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When is the best time to get a land survey?

Buying or selling real estate? Protect your investment with a land survey, especially before the option period concludes to save money and potentially avoid problems.

During a real estate transaction, there are typically two option periods in a typical contract. The option period offers a free exit if any negative conditions are discovered that the cause the buyer to retract an offer. What's enticing about the option period is that it allows a buyer to exit without financial penalty.

After the option period, if any adverse condition is found, the buyer would be unable to exit the contract without loss of earnest money, which typically would be around 1% of the purchase price.

A thorough land survey is pivotal when uncertainties around property boundaries, encroachments, or zoning matters arise. Leveraging a land survey before the option period ends empowers a buyer to address potential issues early, potentially saving costs and allowing the buyer to negotiate from a more informed position.

Real estate transactions involve a lot of professionals and disciplines, including:

  • Title company

  • Real estate broker

  • Real estate agent

  • Banker

  • Attorney

  • Insurance company

  • Builder

  • Contractor

  • Land Surveyor

A land surveyor is the professional that will obtain accurate and detailed property information. Engaging a land surveyor during the option period allows you to assess the property's boundaries and can potentially reveal problems that may be outside the scope of what a buyer wants to undertake. By engaging a land surveyor early, you not only gain clarity on legal ownership and access but also minimize the risk of future boundary disputes with neighbors, which can be emotionally charged and sometimes become entrenched legal battles.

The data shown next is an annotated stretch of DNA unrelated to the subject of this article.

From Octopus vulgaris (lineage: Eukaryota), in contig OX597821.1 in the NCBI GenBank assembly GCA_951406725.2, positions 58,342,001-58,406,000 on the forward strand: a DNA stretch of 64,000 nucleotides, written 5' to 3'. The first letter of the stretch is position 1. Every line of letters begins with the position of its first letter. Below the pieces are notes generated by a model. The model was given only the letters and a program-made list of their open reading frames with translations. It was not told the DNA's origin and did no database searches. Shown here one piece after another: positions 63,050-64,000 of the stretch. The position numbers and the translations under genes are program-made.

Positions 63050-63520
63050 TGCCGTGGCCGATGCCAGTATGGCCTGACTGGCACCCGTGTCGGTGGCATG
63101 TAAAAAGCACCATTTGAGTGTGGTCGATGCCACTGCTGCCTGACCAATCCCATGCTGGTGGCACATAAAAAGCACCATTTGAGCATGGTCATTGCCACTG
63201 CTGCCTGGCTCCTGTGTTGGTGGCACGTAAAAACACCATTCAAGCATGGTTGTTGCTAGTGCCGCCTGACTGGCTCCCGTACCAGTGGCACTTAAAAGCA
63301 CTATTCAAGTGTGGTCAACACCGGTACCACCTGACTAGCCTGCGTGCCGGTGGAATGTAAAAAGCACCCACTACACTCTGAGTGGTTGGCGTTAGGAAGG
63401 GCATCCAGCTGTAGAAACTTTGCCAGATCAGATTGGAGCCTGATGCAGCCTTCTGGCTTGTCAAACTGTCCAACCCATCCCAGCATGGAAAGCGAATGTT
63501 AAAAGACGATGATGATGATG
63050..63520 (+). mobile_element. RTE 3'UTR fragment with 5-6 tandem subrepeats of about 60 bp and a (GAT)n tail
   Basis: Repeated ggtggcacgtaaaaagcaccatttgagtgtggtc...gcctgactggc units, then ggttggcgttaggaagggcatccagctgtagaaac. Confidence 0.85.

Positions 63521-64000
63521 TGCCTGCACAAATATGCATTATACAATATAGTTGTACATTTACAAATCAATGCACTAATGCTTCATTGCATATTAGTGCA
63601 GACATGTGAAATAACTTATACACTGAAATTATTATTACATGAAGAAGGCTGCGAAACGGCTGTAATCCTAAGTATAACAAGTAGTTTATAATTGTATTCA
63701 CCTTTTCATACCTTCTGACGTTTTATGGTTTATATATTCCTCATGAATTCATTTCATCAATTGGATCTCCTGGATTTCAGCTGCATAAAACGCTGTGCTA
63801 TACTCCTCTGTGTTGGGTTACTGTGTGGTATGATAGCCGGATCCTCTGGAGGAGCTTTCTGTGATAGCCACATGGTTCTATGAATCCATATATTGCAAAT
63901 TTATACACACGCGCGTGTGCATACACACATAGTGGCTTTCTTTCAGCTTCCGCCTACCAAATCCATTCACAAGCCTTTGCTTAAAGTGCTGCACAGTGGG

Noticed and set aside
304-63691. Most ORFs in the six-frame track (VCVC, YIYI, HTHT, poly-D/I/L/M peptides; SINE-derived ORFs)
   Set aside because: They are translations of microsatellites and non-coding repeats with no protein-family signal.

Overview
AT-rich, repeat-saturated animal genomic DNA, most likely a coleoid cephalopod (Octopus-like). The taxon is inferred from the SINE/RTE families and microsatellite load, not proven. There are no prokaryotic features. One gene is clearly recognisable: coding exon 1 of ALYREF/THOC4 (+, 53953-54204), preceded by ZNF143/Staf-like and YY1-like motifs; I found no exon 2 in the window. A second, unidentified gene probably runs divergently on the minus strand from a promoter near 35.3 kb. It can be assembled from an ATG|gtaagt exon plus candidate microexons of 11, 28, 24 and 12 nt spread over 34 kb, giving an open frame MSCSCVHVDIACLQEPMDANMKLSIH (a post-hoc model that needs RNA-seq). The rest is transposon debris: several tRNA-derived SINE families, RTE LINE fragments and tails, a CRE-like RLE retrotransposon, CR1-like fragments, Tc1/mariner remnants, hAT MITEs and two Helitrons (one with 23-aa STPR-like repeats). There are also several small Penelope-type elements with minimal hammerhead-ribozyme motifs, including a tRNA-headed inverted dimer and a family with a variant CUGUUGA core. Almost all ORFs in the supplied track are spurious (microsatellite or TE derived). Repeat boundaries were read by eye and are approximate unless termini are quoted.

Here are 13 areas of concern that can be uncovered if a land survey is produced early and would have an impact on a successful deal:

  1. Adverse easements

  2. Protrusion issues with existing structures that cross boundary lines

  3. Fence lines that don't follow legal property descriptions

  4. Bad land surveying which result in inaccurate legal descriptions

  5. Updated technology that could change previous survey results

  6. New information that may not be reflected in a previous land survey

  7. Hidden easements that may have adverse impact on the property

  8. Missing information from previous surveys

  9. Unknown structures that were not properly documented

  10. Flood plain issues

  11. Pipelines utilities that would limit the possibilities of a real estate deal

  12. No legal access to the property

  13. Zoning concerns to understand the property's compliance with local regulations

Detecting these issues early in the transaction enables negotiation with the seller for resolutions or adjustments. This proactive step helps you avoid unexpected expenses post-purchase.

A land survey conducted before the option period ends also can reveal a variety of issues, allowing you to make informed decisions about the property's potential and value.

A land surveyor has the professional expertise required in this critical phase of a real estate deal. A buyer needs accurate, reliable information for negotiation and decision-making. In a landscape where precision matters, a land surveyor becomes a key player in securing your investment and facilitating a smooth real estate transaction.

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